Following Heart Procedure, Kidneys May Be Injured

Acute kidney injury after coronary angioplasty is common and tied to increased death risk

(RxWiki News) For over 20 years, coronary angioplasty has been used to open narrowed arteries and improve blood flow. The procedure, however, can cause complications, including harm to the kidneys.

Each year, more than 1 million patients have angioplasty to unblock coronary arteries, according to the American Heart Association. The procedure is generally safe, but there are possible risks — including blood clots, heart valve damage, heart attack, stroke and irregular heartbeats.

A new investigation found that this intervention may also lead to sudden loss of kidney function, which can develop within 48 hours.

"Ask a doctor about complications from heart procedures."

Thomas Tsai, MD, from the Institute for Health Research at Kaiser Permanente Colorado and the University of Colorado in Denver, and colleagues reviewed records on 985,737 patients from across the country who underwent percutaneous coronary invtervention (PCI).

PCI, also called angioplasty, involves threading a thin tube called a catheter through a blood vessel to the site of the blockage and inflating a small balloon to widen the artery. Then, in most cases, a stent (small mesh tube) is inserted to keep the vessel open.

Scientists discovered that just over seven percent (69,658) of patients in this study experienced acute kidney injury and 0.3 percent (3,005) required new dialysis.

Those with acute kidney injury were also more likely to die in the hospital. These patients had an in-hospital mortality rate of 9.7 percent, and those who required dialysis had a mortality rate of 34 percent. For those without acute kidney injury, the mortality rate was 0.5 percent.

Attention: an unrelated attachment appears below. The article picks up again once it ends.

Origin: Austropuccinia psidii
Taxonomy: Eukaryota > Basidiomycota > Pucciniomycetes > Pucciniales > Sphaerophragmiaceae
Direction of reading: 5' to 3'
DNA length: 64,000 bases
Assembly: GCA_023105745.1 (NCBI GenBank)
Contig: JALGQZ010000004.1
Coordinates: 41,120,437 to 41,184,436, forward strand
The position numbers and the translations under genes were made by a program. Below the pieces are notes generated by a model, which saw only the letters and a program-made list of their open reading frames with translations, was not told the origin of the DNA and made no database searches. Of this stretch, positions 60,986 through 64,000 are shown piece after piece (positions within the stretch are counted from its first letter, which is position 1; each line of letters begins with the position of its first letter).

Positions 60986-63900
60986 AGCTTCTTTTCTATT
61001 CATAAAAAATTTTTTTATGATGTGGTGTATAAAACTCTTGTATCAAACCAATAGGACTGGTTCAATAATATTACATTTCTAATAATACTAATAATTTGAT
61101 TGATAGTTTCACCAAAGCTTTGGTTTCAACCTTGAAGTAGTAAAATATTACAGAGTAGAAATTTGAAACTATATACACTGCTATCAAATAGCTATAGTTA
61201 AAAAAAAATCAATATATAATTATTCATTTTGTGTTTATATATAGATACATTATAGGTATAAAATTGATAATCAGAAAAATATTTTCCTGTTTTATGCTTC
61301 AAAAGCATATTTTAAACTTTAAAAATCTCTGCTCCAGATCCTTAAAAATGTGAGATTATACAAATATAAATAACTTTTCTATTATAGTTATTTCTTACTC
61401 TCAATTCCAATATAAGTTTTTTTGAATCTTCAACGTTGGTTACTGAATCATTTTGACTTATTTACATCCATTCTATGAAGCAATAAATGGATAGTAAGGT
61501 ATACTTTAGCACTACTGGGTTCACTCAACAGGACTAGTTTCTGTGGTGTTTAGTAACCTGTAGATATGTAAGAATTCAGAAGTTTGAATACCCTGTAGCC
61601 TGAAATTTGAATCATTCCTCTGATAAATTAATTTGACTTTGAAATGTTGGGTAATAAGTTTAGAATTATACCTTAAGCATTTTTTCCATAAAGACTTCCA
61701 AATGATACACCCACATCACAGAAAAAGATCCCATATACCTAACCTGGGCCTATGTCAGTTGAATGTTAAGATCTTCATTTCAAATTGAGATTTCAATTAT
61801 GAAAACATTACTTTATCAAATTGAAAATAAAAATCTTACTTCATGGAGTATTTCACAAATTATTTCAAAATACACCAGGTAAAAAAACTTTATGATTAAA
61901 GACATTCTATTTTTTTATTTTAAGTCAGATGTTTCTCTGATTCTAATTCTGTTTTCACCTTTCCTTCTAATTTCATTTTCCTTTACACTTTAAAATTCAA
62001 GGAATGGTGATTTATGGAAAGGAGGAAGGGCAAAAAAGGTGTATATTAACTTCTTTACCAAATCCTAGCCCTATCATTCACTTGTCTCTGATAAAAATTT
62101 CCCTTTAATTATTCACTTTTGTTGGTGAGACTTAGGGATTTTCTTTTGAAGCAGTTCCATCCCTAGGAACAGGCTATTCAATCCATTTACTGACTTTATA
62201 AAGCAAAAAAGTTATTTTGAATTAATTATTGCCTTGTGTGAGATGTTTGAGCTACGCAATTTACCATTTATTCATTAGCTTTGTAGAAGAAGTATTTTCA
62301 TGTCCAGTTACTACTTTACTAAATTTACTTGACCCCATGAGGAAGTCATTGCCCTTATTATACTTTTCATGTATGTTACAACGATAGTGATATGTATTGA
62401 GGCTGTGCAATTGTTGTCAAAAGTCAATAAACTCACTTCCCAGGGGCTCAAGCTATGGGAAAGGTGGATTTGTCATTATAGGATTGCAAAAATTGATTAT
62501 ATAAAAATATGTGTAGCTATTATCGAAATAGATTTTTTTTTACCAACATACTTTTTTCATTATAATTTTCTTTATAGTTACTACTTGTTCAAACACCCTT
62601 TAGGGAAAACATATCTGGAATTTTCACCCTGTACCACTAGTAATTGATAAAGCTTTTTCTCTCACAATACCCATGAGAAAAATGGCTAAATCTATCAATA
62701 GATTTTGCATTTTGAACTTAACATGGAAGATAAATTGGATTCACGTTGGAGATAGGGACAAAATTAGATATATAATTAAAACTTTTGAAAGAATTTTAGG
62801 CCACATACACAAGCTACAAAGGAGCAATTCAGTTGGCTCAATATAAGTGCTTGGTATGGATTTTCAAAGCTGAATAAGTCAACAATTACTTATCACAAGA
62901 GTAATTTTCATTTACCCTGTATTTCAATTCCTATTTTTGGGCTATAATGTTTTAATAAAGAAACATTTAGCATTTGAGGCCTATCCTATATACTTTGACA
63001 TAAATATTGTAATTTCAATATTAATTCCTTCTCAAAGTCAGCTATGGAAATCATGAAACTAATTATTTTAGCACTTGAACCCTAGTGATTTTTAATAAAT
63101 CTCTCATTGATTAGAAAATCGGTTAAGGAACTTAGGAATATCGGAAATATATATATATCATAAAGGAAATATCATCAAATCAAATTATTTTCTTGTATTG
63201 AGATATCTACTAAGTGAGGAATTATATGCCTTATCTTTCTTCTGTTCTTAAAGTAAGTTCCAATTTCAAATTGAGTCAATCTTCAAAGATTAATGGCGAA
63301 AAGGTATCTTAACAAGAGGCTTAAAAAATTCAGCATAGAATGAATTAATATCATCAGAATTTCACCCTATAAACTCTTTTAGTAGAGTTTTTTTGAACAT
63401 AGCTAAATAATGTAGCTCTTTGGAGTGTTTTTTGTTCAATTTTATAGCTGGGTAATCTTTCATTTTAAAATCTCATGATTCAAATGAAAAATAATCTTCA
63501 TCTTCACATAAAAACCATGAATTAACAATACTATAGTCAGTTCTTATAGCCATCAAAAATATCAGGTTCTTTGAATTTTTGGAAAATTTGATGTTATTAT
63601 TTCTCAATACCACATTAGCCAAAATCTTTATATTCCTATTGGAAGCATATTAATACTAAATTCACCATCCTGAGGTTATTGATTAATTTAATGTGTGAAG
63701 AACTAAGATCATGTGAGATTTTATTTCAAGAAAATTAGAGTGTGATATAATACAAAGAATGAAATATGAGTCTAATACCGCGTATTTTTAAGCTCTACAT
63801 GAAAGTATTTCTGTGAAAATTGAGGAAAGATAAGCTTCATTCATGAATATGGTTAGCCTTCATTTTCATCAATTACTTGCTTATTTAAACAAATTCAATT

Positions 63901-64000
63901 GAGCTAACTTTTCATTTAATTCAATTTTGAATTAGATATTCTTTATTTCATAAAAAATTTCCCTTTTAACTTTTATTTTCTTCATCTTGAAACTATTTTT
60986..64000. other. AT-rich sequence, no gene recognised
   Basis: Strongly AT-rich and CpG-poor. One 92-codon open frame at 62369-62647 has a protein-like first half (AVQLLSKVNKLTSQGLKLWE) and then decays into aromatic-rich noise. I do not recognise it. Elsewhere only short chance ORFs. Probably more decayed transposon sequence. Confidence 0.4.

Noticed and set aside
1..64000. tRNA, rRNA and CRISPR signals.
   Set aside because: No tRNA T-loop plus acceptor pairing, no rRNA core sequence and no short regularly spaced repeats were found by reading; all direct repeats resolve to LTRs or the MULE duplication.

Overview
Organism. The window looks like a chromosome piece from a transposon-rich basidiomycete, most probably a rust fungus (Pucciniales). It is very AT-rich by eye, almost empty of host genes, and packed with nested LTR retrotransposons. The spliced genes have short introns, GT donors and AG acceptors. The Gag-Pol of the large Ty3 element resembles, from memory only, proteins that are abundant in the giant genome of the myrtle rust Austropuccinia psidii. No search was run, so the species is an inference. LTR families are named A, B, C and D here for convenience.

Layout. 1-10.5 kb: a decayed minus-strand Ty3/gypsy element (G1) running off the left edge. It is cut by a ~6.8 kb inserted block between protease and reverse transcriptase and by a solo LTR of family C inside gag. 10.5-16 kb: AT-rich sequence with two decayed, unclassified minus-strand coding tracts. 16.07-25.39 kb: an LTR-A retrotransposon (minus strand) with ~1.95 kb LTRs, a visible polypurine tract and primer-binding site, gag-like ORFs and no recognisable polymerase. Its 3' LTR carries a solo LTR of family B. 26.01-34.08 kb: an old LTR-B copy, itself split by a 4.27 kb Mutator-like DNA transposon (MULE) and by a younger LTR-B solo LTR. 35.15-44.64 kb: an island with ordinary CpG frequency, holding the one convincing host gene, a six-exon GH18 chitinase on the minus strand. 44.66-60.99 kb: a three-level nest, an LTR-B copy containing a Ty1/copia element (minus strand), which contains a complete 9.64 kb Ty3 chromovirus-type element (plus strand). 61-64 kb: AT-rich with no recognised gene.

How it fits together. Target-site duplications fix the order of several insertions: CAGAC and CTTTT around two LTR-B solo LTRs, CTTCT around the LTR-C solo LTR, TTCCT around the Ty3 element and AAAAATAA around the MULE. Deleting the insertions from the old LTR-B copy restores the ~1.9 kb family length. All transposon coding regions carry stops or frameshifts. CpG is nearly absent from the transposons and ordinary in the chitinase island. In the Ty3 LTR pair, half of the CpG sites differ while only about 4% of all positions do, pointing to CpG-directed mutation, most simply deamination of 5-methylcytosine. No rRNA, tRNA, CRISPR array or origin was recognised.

Also called acute renal failure, acute kidney injury is the rapid loss the kidneys' ability to remove waste and help balance fluids and electrolytes in the body. When the kidneys fail, patients may require dialysis — a process using a machine to filter wastes, salts and fluids from the blood.

“Defining strategies to minimize the risk of acute kidney injury in patients undergoing PCI are needed to improve the safety and outcomes of the procedure,” wrote the authors.

They also highlighted that individuals who had a heart attack were more likely to develop acute kidney injury.

Sarah Samaan, MD, cardiologist and physician partner at the Baylor Heart Hospital in Plano, Texas, told dailyRx News, “During a heart attack, the heart strength may be diminished, and that means the kidneys may not get normal blood flow. The same thing happens in cardiogenic shock [damage to the heart muscle from a severe heart attack]. As a result, the kidneys have a harder time clearing toxins from the blood stream and are more vulnerable to injury."

While angioplasty can restore blood flow, it does not cure the cause of artery blockage and blood vessels may become narrow again.

MedlinePlus advises patients to follow a heart-healthy diet, exercise, stop smoking and reduce stress to lower chances of having another blocked artery. A health care provider may also prescribe medicine to help lower cholesterol.

The study was published in January in the Journal of the American College of Cardiology: Cardiovascular Interventions.

Review Date: 
January 24, 2014